United States

An Examination of sports betting in America

On December 4, 2017, the Supreme Court of the United States (“SCOTUS”) will hear New Jersey’s case to have the Professional and Amateur Sports Protection Act (“PASPA”) overturned. This review of PASPA, which effectively limits legal sports betting to only the state of Nevada, and to a lesser extent Delaware, Montana, and Oregon, has the potential to be a landmark states’ rights decision. To the gaming and hospitality industry, it has the potential to allow for another source of gaming entertainment and improve profit levels for operators. To government authorities, it has the potential to reduce illegal gaming activities and increase tax revenues.

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Research Brief: Sports Betting & Recent U.S. State Legislative Action

As the calendar reaches the midpoint, many state legislatures are adjourning for the summer or finalizing their budgets prior to the start of the fiscal year. The end of June is also the time when the Supreme Court of the United States’ (SCOTUS) term comes to an end, decisions are rendered, and announcements made for cases to be taken up in the next term that begins in October. GMA provides the following summary of relevant legislative happenings across the United States.

Last week, SCOTUS changed the dialogue within the United States gaming landscape when it announced that it would hear the New Jersey sports betting case (Christie Vs. NCAA) in its next term. Currently, only Nevada, Delaware, Montana, and Oregon allow some form of sports betting. The American Gaming Association (AGA) estimates that the illegal, unregulated sports betting market is a $150 billion-a-year industry. Many estimate that number to be far greater. While most in the industry see this as an opportunity on sports betting, a ruling by SCOTUS in this case has far more to do with states’ rights than wagering on sports.

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Research Brief: The 2016 US Election

The United States’ Election Day is upon us and by this time tomorrow the U.S. will know who has won one of the most divisive races in the nation’s history. As world awaits the results of the election, GMA has provided the following snapshot of some key items the gaming and hospitality industry should watch for as the evening unfolds.

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Strategies to Grow International Tourism into Las Vegas and Stimulate Economic Activity

Few would argue that sustained growth in air passenger volume into Las Vegas is a critical factor in the health and vibrancy of the Southern Nevada tourism industry. While McCarran International Airport (“LAS”) continues to enjoy steady growth in domestic passenger volume, growth in international traffic has experienced a far higher rate in the last five years, fueled by the opening of the new international terminal and marketing initiatives by the Clark County Department of Aviation. International visitation grew from 14% of total visitor volume in 2009 to 20% in 2013.1 International tourism continues to represent the greatest opportunity for new market growth, particularly visitors from Asian countries.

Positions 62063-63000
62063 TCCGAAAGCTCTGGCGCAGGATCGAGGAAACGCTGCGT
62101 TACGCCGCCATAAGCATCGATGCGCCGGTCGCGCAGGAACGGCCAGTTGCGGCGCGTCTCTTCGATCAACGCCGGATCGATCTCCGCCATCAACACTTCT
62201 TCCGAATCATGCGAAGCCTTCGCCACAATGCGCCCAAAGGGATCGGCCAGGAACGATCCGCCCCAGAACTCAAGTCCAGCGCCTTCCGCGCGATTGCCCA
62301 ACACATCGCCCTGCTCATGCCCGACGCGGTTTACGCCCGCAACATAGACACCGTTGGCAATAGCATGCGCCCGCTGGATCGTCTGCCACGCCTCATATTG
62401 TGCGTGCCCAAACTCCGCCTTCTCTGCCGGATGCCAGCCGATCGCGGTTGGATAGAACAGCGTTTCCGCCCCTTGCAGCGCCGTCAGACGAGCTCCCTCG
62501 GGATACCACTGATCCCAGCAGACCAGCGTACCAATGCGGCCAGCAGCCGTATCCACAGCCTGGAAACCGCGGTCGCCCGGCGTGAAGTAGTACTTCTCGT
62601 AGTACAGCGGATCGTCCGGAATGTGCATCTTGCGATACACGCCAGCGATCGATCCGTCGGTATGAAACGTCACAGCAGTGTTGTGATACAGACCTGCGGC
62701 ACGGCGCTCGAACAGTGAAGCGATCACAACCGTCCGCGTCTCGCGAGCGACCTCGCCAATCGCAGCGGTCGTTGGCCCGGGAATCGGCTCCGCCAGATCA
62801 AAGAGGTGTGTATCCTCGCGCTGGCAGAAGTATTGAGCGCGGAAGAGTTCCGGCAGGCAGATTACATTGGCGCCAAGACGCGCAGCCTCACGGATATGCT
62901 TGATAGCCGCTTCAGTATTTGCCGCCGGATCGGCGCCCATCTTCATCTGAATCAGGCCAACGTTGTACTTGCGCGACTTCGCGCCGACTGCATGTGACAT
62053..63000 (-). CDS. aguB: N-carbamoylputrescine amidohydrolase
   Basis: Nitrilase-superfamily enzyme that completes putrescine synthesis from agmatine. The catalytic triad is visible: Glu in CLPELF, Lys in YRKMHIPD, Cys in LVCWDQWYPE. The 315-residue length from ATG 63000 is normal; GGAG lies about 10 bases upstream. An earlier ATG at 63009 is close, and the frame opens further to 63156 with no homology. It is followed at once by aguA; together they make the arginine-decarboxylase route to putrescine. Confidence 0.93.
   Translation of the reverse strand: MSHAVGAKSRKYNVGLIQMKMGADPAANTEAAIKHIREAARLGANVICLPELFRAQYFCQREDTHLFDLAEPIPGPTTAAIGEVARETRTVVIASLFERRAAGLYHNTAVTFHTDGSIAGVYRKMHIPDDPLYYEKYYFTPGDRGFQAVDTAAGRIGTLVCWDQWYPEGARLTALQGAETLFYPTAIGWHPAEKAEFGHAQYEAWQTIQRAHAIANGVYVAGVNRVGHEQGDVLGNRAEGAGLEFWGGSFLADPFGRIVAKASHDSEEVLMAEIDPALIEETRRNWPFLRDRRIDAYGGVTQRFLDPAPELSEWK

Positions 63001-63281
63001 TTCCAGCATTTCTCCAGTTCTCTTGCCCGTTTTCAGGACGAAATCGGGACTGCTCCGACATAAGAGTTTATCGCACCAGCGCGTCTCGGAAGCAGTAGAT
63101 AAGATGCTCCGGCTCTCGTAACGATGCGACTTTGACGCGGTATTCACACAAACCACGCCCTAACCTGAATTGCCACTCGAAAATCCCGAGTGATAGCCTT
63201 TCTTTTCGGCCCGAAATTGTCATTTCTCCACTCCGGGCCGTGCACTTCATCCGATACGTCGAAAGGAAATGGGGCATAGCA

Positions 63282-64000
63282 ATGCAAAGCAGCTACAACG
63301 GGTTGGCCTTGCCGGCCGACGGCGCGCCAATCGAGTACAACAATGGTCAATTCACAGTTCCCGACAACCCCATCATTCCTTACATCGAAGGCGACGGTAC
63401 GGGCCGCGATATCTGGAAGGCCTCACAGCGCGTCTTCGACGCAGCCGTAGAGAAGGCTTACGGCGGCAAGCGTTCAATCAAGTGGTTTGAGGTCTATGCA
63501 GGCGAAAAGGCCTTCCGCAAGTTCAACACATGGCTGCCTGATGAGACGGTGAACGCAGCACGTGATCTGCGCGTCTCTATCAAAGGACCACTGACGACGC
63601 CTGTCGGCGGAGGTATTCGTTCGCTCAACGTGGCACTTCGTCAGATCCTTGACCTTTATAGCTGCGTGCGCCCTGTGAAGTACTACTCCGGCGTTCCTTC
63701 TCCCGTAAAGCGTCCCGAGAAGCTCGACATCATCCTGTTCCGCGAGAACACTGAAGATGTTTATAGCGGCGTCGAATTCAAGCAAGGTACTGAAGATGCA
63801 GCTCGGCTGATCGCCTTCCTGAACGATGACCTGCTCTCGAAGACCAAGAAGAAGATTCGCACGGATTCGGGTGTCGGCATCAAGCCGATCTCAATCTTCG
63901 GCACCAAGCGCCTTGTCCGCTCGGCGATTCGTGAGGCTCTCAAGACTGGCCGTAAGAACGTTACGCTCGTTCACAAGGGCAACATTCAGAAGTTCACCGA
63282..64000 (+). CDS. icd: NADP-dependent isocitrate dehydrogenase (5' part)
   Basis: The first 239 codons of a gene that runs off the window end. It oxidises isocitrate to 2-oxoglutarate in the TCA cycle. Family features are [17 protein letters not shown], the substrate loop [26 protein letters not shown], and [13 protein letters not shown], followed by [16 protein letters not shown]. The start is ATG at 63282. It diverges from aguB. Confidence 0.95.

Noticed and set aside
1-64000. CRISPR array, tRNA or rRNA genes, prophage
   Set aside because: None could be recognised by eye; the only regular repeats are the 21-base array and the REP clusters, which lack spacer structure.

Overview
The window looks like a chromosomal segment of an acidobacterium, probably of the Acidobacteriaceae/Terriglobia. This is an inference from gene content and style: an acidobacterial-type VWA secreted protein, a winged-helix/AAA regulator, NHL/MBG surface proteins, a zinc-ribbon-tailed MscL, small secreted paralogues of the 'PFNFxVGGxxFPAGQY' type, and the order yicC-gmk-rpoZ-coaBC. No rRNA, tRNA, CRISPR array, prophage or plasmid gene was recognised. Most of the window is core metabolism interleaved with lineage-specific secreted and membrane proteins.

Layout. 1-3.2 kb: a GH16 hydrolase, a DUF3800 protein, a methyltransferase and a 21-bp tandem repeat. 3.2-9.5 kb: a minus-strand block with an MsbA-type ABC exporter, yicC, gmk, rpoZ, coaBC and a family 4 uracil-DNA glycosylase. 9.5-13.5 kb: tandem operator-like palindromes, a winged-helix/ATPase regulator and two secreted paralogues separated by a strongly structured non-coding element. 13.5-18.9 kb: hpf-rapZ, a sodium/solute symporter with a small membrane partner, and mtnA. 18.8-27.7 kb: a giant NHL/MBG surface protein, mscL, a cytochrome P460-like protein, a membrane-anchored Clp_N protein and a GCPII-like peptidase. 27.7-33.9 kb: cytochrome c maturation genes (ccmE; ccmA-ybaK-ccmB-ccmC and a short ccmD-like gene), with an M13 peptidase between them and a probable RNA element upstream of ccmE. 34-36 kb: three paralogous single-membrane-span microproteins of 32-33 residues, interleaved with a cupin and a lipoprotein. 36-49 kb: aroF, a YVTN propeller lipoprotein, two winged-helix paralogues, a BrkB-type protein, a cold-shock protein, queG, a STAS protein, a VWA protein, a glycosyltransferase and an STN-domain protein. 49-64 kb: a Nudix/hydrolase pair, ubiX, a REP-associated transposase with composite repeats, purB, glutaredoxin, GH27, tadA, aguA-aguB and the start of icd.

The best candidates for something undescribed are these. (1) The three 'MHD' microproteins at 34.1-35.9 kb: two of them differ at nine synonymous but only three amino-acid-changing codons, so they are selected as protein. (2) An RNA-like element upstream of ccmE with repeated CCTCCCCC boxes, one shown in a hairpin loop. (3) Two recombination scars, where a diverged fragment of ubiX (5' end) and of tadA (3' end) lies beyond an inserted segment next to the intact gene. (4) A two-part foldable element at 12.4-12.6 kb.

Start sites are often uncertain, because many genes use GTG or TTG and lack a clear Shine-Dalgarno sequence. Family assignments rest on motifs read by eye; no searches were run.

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Urban Alliances: The unique challenges of building casinos in a city

Casinos located in cities have long had an uneasy alliance with their host communities.

Local municipalities have enjoyed the tax revenues and jobs that casinos brought and civic leaders have recognized the charitable contributions casino leadership have made to their communities, as well as their greater economic contributions. Yet, cities have long treated casinos with a certain degree of disdain, relegating them to locations that would be unappealing to any hotel developer.

At the same time, many city governments have showered developers of sports venues, hotels and convention centers with a wealth of benefits including tax abatements, generous land leases, municipal bond funding and sales tax rebates in the hope that those developments would somehow lead to a revitalization of their urban cores.

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Casinos and the City – A White Paper

Casinos and the places where they can be found have increased dramatically over the last twenty five years. Where at one time there were only a few places on the planet where one could go to participate in legal gambling activities, today casinos are a fairly common enterprise. In the United States alone, there are over 900 commercial and Indian gaming establishments. Casinos can be found not only in North America but also throughout Europe, Central and South America, Oceana and Asia.